On the naming of names

Used to be a Mexican American comedian who had a great riff on the way that people didn\’t properly consider how the name of a product worked in other languages.

One example was the Chevy Nova. To a Spanish speaker this could easily be taken to be Chevy No Va. And what\’s the point of a car that doesn\’t go?

We seem to have another one from the Finns. The Nokia Lumia is one of their brands. Might not play out so well in certain parts of the Spanish speaking world (I think it\’s actually only parts of Spain but….)

lumia.

(De or. inc.).

1. f. p. us. prostituta.

20 comments on “On the naming of names

  1. In parts of the English-speaking world, “Nokia” probably earned a few salacious giggles until it became familiar.

  2. Over here we have Spit and Festool hand tools, Crapy roadsigns.
    Madame Blot does the admin for my boy’s rugby team, for all I know her husband is a landscape gardener.

  3. Jars of fish sauce available in the “world foods” aisles of various supermarkets in the melting pot that is SE16, SE8, SE10. The product is called Shito.

  4. Oh dear, this is all rather old.

    Jasper Carrott did a routine 25 years ago about the problem that Australians had when they visited the UK only to discover that, over here, the brand name ‘Durex’ does not relate to rolls of sellotape, while Clive James had a high old time running foreign TV ads for a beer called ‘Plop’ and the Swedish equivalent of Andrex – ‘Krappa’.

  5. Well, Nokia sold out to Microsoft. The name works for me.

    And in Australia, what you would call a flip-flop sandal is called a “thong”. That doesn’t always travel well.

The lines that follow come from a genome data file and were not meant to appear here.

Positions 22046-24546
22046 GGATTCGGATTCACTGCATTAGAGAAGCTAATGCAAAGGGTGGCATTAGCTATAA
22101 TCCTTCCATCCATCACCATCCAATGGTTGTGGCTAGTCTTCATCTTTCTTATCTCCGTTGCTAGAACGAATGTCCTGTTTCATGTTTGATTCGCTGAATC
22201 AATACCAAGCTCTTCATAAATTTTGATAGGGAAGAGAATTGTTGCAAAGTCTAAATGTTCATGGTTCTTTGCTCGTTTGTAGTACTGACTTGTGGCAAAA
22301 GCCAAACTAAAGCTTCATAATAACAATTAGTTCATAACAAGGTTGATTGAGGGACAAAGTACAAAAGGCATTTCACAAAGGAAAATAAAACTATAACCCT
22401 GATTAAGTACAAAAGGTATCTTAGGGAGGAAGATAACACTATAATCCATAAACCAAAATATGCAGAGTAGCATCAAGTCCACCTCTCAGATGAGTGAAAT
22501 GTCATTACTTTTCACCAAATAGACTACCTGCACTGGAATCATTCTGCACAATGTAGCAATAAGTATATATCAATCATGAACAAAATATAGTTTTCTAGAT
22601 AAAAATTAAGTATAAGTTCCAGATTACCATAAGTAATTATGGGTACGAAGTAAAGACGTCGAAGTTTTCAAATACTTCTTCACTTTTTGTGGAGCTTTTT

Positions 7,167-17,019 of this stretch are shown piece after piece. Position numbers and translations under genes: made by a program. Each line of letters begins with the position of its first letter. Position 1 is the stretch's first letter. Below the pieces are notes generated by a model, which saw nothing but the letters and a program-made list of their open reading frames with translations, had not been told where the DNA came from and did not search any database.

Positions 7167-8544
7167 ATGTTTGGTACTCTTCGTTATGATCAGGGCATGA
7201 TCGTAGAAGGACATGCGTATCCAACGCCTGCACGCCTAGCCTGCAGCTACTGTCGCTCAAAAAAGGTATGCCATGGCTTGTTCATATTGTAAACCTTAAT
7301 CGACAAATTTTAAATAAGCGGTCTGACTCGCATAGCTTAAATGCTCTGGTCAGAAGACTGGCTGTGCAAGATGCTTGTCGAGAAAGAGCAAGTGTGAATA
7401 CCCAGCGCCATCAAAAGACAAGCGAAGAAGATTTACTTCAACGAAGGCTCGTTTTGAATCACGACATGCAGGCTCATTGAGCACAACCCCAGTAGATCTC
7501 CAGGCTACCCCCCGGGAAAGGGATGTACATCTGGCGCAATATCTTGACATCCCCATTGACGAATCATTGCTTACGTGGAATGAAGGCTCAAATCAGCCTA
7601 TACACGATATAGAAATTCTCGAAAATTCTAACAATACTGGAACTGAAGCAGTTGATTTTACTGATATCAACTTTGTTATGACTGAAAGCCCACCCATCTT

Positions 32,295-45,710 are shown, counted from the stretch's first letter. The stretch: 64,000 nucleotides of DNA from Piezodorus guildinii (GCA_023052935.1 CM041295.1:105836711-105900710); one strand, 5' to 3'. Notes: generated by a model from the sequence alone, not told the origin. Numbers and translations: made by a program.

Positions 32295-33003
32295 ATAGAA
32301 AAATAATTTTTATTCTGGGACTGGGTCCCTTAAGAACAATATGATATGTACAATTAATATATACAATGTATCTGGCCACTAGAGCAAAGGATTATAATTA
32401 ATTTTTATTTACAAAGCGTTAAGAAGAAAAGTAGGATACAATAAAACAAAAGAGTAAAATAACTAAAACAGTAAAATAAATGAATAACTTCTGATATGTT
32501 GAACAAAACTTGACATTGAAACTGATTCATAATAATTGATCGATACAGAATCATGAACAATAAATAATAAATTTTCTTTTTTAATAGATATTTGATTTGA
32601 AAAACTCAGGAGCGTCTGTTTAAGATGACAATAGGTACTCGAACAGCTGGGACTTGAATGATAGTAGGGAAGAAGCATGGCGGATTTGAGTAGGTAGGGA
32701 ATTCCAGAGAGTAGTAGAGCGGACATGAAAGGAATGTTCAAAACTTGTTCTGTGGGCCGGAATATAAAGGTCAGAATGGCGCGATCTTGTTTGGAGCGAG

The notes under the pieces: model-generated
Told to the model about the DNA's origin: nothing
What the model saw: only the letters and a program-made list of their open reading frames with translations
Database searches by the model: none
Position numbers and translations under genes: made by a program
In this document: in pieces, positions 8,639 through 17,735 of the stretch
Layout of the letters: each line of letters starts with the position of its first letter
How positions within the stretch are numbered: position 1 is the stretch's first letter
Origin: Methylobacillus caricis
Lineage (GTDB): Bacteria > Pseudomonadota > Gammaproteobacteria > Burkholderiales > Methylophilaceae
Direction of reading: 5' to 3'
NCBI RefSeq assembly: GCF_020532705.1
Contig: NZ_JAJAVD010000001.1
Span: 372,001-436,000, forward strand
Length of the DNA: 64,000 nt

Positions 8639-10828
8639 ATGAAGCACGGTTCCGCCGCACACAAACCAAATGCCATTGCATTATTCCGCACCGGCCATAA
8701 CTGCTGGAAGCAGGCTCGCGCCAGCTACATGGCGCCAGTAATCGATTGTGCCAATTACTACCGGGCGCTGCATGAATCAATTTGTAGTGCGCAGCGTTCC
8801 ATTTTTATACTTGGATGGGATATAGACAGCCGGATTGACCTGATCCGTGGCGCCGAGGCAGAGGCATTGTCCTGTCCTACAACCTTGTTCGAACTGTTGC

6. Ikea seem to take pleasure in having product names that you would think would make them unsaleable, but evidently don’t. You can put your bra in an Ikea Bra wardrobe and do whatever seems best at an Ikea Jerker desk.

  7. one I found out this week was Colgate’s issues breaking the Spanish-speaking world, on account of “colga te” meaning “go hang yourself”

  8. Alas, Flatcap Army, it would be cuelgate. But never mind, we still have the Mitsubishi Pajero. Come to think of it didn’t British Leyland produce an Austin Wanker way back in the seventies?

  9. Wouldn’t get too bothered. Just asked someone who’d know if anyone would & just got a blank look. Or maybe it’s some Spanish other than Colombian or Castillian. Certainly not in my Spanish edition Collins. Or archaic. Puta works all right round here. On the other hand, back in the Smoke I’d be talking about ‘toms’ & losing most of you lot.

  10. Oh unless it has the surname Watson appended in which case the appropriate verb’s “to hang”.

  11. jorge c. // Nov 3, 2012 at 7:38

    Peter S.: In Argentina & Uruguay, we say “colga te” and not “cuélgate”…

    I didn’t know that Jorge. I’m Peruvian.

    Slds.

  12. best ever was in Hongh Kong – tothpaste with the logo…”Smile that darkie smile for me!” With a picture of a blacked-up minstrel.

  13. This meaning of “lumia” is old news, both in the sense that it was reported when the name Lumia was announced, and then it was reported that this Spanish meaning is so outdated that no one has a problem.

    Myself, in 1997 I visited Düsseldorf and saw a large neon sign for Persil, and thought “you can never sell that stuff in Finland” (Finnish perse = gluteus / intergluteal cleft). Five years later, it was a mainstream soap brand just like any other one.

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